The detailed programme follows below.

9:00 Welcome:
9:10 Keynote 1: Steven J. Rennie (IBM T.J. Watson Research Center) (View Slides)
10:00 Break
10:20 Overview of the 2nd CHiME Challenge
10:50 Oral session 1: challenge papers
12:10 Lunch
13:40 Poster session
15:40 Break
16:00 Oral session 2: challenge-related paper
16:20 Keynote 2: Daniel P.W. Ellis (Columbia University) (View Slides)
17:10 Plenary discussion
17:50 Closing

Detailed Programme


  • The 2nd International Workshop on Machine Listening in Multisource Environments (View Slides)
    Emmanuel Vincent (Inria, France), Jon Barker (University of Sheffield, UK), Shinji Watanabe, Jonathan Le Roux (MERL, USA), Francesco Nesta and Marco Matassoni (FBK-Irst, Italy)

Keynote 1

Session Chair: Jen-Tzung Chien (National Chiao Tung University, Taiwan)
  • Model-based speech separation and recognition: Yesterday, Today, and Tomorrow (View Slides)
    Steven J. Rennie (IBM T.J. Watson Research Center)
    Abstract Recently, model-based approaches for multi-talker speech separation and recognition have demonstrated great success in highly constrained scenarios, and efficient algorithms for separating data with literally trillions of underlying states have been unveiled. In less constrained scenarios, deep neural networks (DNNs) learned on features inspired by human auditory processing have shown great capacity for directly learning masking functions from parallel data. Ideally, a robust speech separation/recognition system should be continuously learning, adapting, and exploiting structure that is present in both target and peripheral signals and interactions, make minimal assumptions about the data to be separated/recognized, not require parallel data streams, and have essentially unlimited information capacity. In this talk I’ll briefly review the current state of robust speech separation/recognition technology--where we are, where we apparently need to go, and how we might get there. I’ll then discuss in more detail recent work that I’ve been involved with that is aligned with these goals. Specifically, I will discuss some new results on efficiently learning the structure of models and efficiently optimizing a wide class of matrix-valued functions, some recent work on Factorial Restricted Boltzmann machines for robust ASR, and finally, Direct-product DBNs, a new architecture that makes it feasible to learn DNNs with literally millions of neurons.

Overview of the 2nd CHiME Challenge

  • Datasets, tasks, baselines and results (View Slides)
    Emmanuel Vincent (Inria, France), Jon Barker (University of Sheffield, UK), Shinji Watanabe, Jonathan Le Roux (MERL, USA), Francesco Nesta and Marco Matassoni (FBK-Irst, Italy)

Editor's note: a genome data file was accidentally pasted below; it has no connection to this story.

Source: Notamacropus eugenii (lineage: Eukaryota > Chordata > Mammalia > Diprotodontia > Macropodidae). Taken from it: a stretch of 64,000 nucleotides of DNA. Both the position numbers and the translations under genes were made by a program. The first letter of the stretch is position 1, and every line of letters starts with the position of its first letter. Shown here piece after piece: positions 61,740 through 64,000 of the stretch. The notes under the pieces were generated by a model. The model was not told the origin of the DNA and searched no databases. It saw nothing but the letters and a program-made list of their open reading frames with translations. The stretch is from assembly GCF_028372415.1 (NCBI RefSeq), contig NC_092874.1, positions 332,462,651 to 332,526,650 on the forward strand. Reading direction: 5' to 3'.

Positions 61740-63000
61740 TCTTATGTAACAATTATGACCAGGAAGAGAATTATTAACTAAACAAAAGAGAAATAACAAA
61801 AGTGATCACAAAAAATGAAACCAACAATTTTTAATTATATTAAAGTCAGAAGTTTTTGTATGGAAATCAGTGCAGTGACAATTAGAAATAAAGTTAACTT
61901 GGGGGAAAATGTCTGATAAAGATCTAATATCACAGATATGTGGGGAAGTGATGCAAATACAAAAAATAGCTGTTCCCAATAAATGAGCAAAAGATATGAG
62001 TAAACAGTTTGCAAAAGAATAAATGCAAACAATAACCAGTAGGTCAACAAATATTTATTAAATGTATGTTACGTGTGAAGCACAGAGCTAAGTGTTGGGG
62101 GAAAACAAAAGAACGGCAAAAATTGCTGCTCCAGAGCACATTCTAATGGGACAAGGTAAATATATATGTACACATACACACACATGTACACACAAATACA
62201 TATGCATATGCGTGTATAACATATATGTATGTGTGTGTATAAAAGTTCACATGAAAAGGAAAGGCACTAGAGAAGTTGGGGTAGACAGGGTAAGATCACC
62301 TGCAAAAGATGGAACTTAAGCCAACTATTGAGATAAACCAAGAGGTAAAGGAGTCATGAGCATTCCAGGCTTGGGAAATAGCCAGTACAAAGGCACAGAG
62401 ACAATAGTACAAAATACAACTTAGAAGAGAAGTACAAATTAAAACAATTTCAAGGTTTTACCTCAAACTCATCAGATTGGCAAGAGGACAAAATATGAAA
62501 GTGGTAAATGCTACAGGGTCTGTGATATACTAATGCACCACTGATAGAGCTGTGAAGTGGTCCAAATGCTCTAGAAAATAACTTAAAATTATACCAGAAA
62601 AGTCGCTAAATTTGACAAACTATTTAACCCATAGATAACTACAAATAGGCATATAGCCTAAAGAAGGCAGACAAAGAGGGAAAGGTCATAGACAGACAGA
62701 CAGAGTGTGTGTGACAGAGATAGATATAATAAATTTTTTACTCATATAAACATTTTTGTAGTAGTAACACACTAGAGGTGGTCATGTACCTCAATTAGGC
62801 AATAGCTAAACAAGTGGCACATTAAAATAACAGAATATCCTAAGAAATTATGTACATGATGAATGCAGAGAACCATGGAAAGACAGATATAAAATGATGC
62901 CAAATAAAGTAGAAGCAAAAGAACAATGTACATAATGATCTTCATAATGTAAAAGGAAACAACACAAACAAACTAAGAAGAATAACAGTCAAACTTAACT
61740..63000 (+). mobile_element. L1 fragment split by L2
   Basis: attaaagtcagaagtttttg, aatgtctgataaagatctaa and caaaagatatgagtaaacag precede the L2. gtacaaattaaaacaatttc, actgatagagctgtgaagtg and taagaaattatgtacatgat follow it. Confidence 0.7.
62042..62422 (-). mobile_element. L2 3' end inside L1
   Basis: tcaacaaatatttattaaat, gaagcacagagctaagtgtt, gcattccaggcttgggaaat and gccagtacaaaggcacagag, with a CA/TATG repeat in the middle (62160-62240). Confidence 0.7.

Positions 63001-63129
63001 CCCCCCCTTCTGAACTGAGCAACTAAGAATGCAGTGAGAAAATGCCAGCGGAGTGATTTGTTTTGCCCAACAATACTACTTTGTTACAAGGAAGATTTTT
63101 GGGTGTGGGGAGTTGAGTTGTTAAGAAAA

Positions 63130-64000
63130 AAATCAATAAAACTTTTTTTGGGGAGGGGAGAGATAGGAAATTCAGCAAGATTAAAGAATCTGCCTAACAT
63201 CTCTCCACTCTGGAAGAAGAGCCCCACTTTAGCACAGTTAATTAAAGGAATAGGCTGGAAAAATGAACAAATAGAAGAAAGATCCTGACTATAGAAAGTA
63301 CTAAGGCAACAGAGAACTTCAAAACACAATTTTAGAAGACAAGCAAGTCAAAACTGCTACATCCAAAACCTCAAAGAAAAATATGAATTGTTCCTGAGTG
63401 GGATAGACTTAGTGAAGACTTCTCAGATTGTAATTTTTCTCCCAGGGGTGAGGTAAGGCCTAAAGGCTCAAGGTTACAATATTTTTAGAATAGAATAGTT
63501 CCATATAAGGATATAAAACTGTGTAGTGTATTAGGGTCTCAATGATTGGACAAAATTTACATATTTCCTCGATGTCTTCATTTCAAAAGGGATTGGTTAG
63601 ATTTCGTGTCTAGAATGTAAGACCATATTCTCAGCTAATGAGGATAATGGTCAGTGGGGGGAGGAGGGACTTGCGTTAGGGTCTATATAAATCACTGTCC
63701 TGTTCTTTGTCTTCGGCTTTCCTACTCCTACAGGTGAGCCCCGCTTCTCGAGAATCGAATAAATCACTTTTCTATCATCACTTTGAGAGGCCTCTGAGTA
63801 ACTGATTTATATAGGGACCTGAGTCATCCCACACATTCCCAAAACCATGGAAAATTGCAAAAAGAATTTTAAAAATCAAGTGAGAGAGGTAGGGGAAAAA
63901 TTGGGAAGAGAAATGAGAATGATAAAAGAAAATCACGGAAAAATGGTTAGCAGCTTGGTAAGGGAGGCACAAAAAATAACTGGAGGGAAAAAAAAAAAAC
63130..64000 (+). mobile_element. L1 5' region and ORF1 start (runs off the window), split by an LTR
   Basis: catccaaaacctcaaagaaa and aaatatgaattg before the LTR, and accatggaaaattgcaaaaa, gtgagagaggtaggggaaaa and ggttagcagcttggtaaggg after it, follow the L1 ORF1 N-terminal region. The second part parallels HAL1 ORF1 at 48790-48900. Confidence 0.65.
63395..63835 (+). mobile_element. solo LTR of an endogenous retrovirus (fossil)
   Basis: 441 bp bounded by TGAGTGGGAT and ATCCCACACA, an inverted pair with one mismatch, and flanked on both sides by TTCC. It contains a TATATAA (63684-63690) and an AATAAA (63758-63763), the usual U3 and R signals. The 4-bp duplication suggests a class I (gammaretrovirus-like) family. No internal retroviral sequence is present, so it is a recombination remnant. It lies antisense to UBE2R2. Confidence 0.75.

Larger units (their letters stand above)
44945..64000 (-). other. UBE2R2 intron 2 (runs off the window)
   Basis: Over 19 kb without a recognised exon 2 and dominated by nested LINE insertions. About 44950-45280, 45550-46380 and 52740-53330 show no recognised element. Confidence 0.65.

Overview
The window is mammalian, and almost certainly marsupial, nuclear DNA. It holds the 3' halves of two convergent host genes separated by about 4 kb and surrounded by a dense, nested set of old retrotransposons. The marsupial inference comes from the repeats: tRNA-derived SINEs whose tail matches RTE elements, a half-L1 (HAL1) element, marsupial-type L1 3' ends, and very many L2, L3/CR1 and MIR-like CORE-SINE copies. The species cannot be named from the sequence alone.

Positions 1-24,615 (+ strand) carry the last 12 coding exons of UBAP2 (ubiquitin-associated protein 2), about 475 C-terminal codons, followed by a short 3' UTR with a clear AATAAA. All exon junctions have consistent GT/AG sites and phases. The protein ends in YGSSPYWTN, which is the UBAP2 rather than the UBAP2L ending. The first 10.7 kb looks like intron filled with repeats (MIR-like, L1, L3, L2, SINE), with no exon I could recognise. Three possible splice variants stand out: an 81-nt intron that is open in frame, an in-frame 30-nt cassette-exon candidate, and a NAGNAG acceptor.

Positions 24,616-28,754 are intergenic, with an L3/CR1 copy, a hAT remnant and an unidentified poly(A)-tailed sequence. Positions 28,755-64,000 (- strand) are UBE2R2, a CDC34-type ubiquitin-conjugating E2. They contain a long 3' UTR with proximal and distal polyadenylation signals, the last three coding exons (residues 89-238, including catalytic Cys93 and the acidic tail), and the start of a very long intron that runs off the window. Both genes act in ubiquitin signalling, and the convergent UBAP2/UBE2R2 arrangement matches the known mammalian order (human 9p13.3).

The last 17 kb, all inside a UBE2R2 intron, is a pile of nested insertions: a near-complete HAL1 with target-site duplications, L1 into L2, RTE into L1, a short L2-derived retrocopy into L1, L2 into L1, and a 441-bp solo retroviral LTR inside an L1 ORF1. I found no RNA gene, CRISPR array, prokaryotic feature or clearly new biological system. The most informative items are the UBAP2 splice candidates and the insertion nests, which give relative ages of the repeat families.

Oral session 1

Session Chair: Tomohiro Nakatani (NTT, Japan)

Poster session

Session Chair: Dorothea Kolossa (Ruhr-Universität Bochum, Germany)

Oral session 2

Session Chair: Kalle Palomäki (Aalto University, Finland)

Keynote 2

Session Chair: Richard Lyon (Google, USA)
  • Recognizing and Classifying Environmental Sounds (View Slides)
    Daniel P.W. Ellis (Columbia University)

    Abstract Animal hearing exists to extract useful information out of the environment, and for a lot of animals for a large portion of the evolutionary history of hearing this sound environment has not consisted of speech or music, but of more generic acoustic information arising from collisions, motions, and other events in the external world. This aspect of sound analysis -- getting information out of non-speech, non-music, environmental sounds -- is finally beginning to gain popularity in research since it holds promise as a tool for automatic search and retrieval of audio/video recordings, an increasingly urgent problem. I will discuss our recent work in using audio analysis to manage and search environmental sound archives (including personal audio lifelogs and consumer video collections), and illustrate with some of the approaches that work more or less well, with an effort to explain why.

    Bio Dan Ellis is an Associate Professor of Electrical Engineering at Columbia University, where he leads the Laboratory for Recognition and Organization of Speech and Audio (LabROSA), concerned with extracting useful information from real-world sounds of all kinds. His bachelors degree is from Cambridge, his Ph.D. from the MIT Media Lab, and he was a postdoc at the International Computer Science Institute in Berkeley, where he remains an external fellow. He is the author of a number of widely-used software tools, and he runs the AUDITORY email list of over 2000 researchers interested in the perception and cognition of sound.